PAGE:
Angling for a View
An earnest upside-down saltbox is updated with a gracious entry, a shingled seaside style, and windows toward the ocean.
Synopsis: When Doc bought his house in Jamestown, R.I., the upside-down saltbox didn’t have much of an ocean view. (It needed windows.) But the house was well built, with a open plan upstairs and enough bedrooms downstairs to accommodate a home office and guest quarters. When Doc decided that a formal living room, a master suite, and a three-car garage would make the house home, architect Rob Lambert designed an addition that also managed to capture a year-round ocean view — and turned the unassuming saltbox into a modern version of the shingle style.
Doc wanted to retire to the coast of Rhode Island for two reasons: the ideal sailing conditions and the spectacular ocean views. As a longtime race-boat owner, he was already immersed in the local nautical community, but finding the right oceanside home wasn’t such an easy transition. There’s not a lot of waterfront property available, and what does come on the market is always expensive.
To maximize ocean views from building lots that are near but not on the water, many houses in the area have an upside-down floorplan: The living space is on the second floor, and the bedrooms below. What Doc finally found was an upside-down saltbox near the ocean that almost had a view. He recognized the house’s potential and called our firm to see what improvements were possible.
The original house left out an important ingredient
Upside-down houses use elevation to overcome topography and distance to capture long views. It’s a smart idea, and the house that Doc bought was a perfect candidate for this approach. Unfortunately, the designer forgot one important detail: You need windows to have views. The long side of the saltbox roof faced the ocean and extended down to the first floor. In the roof were three skylights that brought sunlight to the living room, dining room, and kitchen. it wasn’t much light, however, and there was no hope of an ocean view.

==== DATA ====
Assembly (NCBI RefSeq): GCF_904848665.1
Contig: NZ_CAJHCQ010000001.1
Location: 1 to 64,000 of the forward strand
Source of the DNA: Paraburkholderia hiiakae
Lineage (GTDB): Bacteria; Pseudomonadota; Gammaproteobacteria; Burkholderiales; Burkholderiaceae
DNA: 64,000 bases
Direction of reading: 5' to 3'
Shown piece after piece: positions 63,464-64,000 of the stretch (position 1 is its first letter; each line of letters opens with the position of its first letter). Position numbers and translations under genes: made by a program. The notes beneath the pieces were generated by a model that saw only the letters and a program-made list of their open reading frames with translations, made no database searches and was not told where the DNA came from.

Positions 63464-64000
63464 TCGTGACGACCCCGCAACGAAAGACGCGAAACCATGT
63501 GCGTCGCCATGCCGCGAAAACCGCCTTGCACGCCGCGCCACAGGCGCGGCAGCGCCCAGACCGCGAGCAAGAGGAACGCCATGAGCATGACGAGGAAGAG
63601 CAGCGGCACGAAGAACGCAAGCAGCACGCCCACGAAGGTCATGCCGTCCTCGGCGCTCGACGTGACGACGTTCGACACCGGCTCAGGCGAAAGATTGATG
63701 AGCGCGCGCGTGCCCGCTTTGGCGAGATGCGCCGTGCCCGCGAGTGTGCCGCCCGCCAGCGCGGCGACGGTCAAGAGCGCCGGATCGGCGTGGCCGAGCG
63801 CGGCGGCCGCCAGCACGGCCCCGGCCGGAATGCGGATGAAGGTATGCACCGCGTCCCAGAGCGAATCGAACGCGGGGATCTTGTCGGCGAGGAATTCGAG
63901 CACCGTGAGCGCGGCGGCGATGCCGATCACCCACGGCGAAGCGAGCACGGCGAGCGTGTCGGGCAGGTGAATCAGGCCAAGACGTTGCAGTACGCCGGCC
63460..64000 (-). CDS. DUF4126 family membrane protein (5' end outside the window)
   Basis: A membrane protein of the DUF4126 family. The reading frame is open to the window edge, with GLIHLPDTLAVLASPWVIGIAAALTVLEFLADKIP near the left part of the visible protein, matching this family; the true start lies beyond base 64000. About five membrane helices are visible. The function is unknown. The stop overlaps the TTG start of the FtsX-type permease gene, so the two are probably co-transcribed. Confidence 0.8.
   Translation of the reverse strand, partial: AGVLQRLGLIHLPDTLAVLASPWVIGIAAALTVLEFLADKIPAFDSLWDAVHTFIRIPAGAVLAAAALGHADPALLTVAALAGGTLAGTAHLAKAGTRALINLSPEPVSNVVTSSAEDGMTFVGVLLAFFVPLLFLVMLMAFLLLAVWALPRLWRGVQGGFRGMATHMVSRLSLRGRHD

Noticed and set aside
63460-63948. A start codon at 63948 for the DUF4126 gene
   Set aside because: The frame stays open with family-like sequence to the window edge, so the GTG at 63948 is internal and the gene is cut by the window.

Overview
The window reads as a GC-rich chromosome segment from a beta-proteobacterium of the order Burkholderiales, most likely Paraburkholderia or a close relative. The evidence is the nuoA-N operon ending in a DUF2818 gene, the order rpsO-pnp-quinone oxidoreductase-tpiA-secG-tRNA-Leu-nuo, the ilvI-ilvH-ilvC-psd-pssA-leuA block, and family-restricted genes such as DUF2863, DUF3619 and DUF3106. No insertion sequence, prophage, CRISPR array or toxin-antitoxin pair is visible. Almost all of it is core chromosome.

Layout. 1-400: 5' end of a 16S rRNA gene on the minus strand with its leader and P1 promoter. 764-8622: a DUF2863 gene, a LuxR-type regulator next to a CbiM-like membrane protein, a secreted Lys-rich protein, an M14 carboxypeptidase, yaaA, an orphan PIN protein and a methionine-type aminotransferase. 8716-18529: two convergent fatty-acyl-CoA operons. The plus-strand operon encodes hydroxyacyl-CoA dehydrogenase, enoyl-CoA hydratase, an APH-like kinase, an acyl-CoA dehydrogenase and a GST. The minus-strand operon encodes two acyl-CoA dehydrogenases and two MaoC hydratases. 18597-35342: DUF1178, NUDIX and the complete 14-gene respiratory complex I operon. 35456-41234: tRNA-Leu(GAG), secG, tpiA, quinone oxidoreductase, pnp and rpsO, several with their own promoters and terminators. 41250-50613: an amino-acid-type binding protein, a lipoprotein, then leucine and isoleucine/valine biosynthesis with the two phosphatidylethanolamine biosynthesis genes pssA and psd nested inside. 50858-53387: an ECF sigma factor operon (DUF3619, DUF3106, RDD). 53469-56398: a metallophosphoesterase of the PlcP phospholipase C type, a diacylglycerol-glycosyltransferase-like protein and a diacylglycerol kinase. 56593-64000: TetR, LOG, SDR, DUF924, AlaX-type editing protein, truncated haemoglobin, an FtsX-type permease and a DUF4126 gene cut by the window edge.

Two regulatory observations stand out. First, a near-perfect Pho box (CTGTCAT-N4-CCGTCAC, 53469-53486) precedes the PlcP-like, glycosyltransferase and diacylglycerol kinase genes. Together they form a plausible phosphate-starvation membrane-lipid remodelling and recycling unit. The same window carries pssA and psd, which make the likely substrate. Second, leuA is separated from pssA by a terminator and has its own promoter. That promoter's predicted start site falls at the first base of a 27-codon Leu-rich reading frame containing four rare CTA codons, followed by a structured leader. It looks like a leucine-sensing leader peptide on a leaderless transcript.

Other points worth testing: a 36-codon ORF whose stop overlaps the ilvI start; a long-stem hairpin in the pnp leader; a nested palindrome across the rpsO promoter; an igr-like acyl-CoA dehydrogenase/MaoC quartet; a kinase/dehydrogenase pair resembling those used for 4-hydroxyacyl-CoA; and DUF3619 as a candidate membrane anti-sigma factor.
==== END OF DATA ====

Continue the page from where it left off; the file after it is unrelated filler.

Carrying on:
Otherwise, the existing house was well built and met many of Doc’s needs. The second floor had a sociable plan with a kitchen open to adjacent dining and living areas. Below, three bedrooms and a bathroom offered plenty of space for a home office and guest quarters with a private bathroom.
To make the existing living space work for Doc, we added two dormers to the roof. A gable dormer extends to the main roof ridge, adding height and natural light to the sitting room. For variety and interest, we designed a lower shed dormer over the dining area to serve the same functions. Both dormers have double French doors that open onto a new deck in front of the house.
To build the dormers, we removed two large beams that acted as collar ties and replaced them with a structural ridge beam. The result is a dramatic cathedral ceiling with a variety of interesting shapes and two tall columns that extend from each side of the kitchen all the way to the ridge.
For more photos, drawings, and details, click the View PDF button below: